She’s a sad one; different from everyone else here. I wonder what her story is.

‘I’m with you Mrs. C. I much prefer a cold lemonade drink,’ Sally interjected. ‘Especially sitting on the veranda in the shade, on a long hot afternoon,’ she added with a pretended southern accent. She leant back in her chair, waving a pretend fan and acting the part of a “Southern Belle”.

‘I think you’re having Scarlett O’Hara delusions again,’ teased Jimmy.

‘It’s better than having “Jimmy Olsen ace reporter” delusions like some people I can think of,’ she replied, with a smirk. With his red hair, freckles and bow tie, he did resemble the cub reporter from the Superman comics.

‘What’s wrong with a little ambition, I’d like to know?’ reproved Mrs. Carstairs. ‘I’m sure Jimmy will do well, eventually.’

Jimmy smiled at her fondly.

I think he might be Mrs. Carstairs’ pet. Look at how quick she is to defend him. Maybe he’s like the grandson she never had. He’s definitely a charmer if a little on the flighty side for my liking.

‘I forgot to ask you, Sally, do you work near here?’ asked Lucy.

‘Not far. I work at a lady’s dress shop at Chatswood, on Victoria Avenue. It’s a great job, and I get a discount on any clothes I buy for myself. You wouldn’t believe how much this dress cost.’ She spread her arms to show off the light blue frock she was wearing.

‘It’s gorgeous.’ Lucy declined to guess the price, remembering her mother’s admonitions that it was rude to discuss money. ‘I’ll have to come and buy some clothes there. Do you work on Saturday mornings?’

‘Yes, I do sometimes – every second Saturday. I hope we have something in your size.’ Sally looked at Lucy’s figure speculatively. ‘You are rather petite, as they say in the fashion world.’

‘I know,’ Lucy sighed resignedly, ‘and it can be a real trial. Sometimes I have to buy girl-sized shoes and clothes. It’s very demoralising. It’s difficult to find fashionable women’s clothes in my size.’

‘I’ll have to see what I can find for you.’ They launched into a discussion of the latest fashion trends that quickly cleared the table of the male members of the household.

‘I think I’ll pop out for a smoke,’ Tommy called out as he left the room.

‘I think I’ll join you.’ Jimmy headed for the door after him.

When they were finished eating, Lucy rose and began to clear up the table.

‘I’ll do the washing up if you like,’ she offered, looking at Mrs. Carstairs.

‘Yes, you go and sit down and have a rest, Mrs. Carstairs. We’ll fix this up,’ added Sally.

‘Thank you, girls, you’re sweet to do that for me. Now you mention it; I wouldn’t mind resting my legs.’ Mrs. Carstairs stood and made her slow way out of the room. ‘I’m not getting any younger you know, and I think my feet could do with a soak.’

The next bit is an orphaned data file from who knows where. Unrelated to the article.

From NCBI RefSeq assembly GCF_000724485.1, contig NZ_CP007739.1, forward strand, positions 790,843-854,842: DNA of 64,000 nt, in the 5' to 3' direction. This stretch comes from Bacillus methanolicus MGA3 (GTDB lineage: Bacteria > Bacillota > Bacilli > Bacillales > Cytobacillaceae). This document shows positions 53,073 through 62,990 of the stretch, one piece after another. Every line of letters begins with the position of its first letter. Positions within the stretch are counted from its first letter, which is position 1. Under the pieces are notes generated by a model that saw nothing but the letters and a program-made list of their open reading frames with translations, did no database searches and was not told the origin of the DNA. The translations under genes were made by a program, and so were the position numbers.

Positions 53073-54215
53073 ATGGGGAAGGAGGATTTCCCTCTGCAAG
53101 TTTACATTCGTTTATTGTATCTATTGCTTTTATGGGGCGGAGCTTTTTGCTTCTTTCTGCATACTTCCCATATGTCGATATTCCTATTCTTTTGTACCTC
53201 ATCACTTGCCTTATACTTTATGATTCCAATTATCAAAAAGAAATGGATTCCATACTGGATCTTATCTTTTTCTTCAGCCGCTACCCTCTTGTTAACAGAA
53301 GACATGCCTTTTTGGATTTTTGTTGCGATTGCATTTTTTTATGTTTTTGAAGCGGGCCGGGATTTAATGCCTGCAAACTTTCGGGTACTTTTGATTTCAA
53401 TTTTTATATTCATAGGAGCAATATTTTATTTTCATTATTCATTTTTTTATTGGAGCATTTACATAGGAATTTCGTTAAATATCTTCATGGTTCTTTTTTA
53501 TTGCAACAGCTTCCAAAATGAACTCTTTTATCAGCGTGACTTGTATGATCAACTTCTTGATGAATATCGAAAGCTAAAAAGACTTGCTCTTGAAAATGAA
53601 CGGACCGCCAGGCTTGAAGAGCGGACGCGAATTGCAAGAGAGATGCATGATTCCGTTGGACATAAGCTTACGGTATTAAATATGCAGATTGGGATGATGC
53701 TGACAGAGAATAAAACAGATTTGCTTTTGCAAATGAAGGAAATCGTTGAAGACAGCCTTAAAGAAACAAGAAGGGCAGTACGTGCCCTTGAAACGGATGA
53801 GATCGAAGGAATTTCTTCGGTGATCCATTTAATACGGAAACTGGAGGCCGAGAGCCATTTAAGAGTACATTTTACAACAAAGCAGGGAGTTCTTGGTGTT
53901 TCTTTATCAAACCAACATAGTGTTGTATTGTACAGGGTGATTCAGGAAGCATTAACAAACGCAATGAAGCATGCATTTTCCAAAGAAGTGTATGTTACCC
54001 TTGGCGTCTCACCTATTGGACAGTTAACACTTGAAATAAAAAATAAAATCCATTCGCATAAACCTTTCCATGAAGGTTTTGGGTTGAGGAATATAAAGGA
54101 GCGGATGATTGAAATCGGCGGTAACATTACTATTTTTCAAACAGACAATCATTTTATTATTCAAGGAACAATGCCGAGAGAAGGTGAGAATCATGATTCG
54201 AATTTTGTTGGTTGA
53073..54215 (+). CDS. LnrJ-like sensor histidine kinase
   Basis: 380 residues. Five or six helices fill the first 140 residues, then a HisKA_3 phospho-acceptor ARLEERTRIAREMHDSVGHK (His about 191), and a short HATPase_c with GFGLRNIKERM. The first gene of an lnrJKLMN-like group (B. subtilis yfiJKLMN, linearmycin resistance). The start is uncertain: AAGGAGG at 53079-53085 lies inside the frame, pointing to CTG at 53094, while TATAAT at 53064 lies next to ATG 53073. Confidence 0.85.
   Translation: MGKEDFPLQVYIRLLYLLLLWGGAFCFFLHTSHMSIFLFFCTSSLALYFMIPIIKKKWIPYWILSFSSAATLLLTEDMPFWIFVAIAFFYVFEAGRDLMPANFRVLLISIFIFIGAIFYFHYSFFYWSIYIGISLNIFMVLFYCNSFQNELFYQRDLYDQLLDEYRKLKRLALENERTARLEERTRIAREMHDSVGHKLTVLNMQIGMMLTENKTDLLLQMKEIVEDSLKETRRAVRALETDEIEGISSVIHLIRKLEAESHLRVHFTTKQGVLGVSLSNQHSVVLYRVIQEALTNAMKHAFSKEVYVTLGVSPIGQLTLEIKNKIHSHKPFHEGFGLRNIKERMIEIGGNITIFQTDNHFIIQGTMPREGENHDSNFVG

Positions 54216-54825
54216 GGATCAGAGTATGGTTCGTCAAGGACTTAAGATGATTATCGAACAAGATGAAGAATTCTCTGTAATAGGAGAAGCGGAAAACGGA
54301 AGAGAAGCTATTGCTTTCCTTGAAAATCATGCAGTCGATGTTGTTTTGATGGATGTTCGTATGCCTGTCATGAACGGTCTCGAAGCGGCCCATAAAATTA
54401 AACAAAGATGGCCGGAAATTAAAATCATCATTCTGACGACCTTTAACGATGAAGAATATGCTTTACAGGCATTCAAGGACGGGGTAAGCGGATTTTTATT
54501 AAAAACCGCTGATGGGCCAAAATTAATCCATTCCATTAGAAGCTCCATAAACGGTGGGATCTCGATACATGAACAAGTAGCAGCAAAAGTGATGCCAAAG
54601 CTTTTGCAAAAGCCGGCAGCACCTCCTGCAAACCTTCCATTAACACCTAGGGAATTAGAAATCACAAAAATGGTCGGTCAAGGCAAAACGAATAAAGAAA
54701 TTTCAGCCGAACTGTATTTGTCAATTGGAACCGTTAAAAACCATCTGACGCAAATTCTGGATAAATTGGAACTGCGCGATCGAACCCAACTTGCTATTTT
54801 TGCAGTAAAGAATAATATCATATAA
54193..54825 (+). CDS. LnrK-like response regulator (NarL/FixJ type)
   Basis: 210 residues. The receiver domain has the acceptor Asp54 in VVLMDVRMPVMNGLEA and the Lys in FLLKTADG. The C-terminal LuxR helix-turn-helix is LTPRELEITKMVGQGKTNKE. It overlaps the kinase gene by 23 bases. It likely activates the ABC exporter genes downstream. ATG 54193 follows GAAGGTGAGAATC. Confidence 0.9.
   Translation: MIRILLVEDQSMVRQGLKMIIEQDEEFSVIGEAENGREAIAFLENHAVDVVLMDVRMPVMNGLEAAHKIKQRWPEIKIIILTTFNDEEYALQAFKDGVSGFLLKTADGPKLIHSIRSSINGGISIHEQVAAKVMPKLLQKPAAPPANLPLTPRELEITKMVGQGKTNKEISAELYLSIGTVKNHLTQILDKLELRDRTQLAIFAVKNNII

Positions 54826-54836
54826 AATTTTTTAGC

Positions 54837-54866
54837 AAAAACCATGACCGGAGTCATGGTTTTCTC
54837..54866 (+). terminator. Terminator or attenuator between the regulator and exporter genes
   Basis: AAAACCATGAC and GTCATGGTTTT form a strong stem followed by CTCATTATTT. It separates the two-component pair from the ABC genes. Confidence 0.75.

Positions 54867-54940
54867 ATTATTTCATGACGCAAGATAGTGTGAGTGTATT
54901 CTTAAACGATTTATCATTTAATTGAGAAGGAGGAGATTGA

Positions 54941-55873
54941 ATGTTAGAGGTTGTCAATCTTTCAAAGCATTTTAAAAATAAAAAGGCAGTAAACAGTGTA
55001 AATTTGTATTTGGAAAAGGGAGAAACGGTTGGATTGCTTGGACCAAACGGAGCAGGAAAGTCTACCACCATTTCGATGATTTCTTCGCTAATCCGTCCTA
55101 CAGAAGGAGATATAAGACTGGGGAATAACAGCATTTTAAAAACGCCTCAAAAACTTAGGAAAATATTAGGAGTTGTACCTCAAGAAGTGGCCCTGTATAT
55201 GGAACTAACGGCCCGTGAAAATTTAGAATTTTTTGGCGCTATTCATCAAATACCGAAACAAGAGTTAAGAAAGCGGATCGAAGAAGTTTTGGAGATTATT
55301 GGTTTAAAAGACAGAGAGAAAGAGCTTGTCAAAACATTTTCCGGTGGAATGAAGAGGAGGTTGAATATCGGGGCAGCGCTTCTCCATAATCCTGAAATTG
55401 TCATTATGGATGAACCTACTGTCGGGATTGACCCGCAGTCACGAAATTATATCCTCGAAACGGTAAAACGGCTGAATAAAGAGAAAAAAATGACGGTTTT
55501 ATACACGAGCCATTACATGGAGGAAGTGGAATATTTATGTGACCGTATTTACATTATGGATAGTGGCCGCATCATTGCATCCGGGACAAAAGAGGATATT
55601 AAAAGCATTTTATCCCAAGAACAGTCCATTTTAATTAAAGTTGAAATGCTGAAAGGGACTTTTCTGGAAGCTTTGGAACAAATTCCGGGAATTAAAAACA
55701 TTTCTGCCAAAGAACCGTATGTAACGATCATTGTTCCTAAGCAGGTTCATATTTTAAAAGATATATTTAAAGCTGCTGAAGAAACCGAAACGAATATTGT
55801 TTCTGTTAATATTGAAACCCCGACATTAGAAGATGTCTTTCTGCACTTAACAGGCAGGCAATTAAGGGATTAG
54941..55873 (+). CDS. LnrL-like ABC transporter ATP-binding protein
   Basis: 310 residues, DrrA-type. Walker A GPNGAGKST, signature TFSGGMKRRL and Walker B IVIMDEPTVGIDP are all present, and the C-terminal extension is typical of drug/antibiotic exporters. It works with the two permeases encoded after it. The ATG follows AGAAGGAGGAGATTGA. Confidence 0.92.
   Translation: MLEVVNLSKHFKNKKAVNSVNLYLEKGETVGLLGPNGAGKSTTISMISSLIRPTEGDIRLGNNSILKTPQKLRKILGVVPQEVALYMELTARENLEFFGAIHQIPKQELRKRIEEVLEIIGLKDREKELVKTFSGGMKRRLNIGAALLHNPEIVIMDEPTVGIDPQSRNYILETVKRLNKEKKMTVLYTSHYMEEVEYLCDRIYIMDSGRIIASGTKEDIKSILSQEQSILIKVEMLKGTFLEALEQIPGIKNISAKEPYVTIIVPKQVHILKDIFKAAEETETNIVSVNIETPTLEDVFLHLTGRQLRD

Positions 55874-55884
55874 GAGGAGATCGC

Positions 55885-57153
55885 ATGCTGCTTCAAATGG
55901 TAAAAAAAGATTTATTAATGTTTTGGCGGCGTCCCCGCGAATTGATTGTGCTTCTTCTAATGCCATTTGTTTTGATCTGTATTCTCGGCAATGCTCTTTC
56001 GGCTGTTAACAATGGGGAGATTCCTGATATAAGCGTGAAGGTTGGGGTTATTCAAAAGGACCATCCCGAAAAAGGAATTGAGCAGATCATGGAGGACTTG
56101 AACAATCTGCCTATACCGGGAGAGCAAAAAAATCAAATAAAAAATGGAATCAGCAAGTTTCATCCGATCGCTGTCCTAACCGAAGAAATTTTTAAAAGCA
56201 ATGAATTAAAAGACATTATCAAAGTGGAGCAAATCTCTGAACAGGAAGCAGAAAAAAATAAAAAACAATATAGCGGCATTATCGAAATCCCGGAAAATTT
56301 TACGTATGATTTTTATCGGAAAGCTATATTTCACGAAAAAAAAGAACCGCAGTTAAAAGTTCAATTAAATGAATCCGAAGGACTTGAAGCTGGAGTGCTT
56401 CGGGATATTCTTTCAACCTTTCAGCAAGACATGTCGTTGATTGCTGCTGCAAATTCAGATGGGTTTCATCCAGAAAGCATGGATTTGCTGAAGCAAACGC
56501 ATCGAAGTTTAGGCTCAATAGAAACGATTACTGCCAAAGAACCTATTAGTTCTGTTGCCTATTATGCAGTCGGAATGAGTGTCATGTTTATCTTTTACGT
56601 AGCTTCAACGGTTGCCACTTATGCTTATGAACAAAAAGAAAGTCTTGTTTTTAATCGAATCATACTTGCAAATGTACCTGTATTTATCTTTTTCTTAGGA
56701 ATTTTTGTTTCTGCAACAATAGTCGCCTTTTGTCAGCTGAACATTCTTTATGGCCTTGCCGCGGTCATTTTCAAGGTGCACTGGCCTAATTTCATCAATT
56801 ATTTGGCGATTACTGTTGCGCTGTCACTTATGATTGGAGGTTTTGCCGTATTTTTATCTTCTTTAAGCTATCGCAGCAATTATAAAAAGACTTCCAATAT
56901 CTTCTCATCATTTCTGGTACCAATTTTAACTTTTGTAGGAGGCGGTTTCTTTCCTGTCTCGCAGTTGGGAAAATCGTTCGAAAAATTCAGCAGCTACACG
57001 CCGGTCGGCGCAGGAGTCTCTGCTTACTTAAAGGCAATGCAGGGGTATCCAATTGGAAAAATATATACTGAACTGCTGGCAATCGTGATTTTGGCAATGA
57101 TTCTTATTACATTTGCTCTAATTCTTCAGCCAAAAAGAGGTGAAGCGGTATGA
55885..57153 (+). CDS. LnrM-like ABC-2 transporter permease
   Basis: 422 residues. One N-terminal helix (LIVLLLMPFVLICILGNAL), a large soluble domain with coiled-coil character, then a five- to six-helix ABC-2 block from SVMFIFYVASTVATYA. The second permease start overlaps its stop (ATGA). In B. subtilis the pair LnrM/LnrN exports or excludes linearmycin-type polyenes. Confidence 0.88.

Lucy and Sally chattered together as they cleared the table and washed the dishes. Just as they were finishing, they heard the main door open, and footsteps pass along the hallway heading towards the back of the house.

‘That’ll be Mr. Smith,’ remarked Sally pulling a face. ‘He’s such a creep.’

‘Why do you say that?’ asked Lucy. Maybe Sally knew more about him, something that could illuminate the mystery man.

‘Because he gives me the creeps. He’s sneaks around and never talks to anyone.’

‘I don’t think he “sneaks” and maybe he’s just shy.’ Lucy didn’t know why she felt as if she had to defend him, but she couldn’t help herself. ‘He spoke to me when I saw him in the garden this afternoon. He was very pleasant, in fact, and Mr. Martin thinks very well of him at work.’

‘Aren’t you the fortunate one. He’s never honoured me with a single word.’

‘Maybe you haven’t seen him at the right moment,’ suggested Lucy.

‘Hmm,’ Sally raised her eyebrows, looking sceptically at Lucy, but didn’t pursue the subject.

‘Do you want to come to my room for a game of cards? I love having someone young to talk to. There’s been no one else here to talk to except Mr. grumpy bum, old people, and young boys. There was an old lady in your room before, and she wasn’t much company. Her daughter took her away to live with her when she couldn’t manage the stairs anymore.’

Lucy was rather shocked at such plain speaking but tried not to show it. She didn’t think her mother would have approved, but she wouldn’t hold it against Sally. She was different from the girls Lucy knew; one minute she was an excited young girl and the next, a world-weary woman. She was pleasant company, though, and Lucy was eager to make a new friend so she agreed to Sally’s suggestion, and they spent a pleasant evening playing cards and exchanging life stories.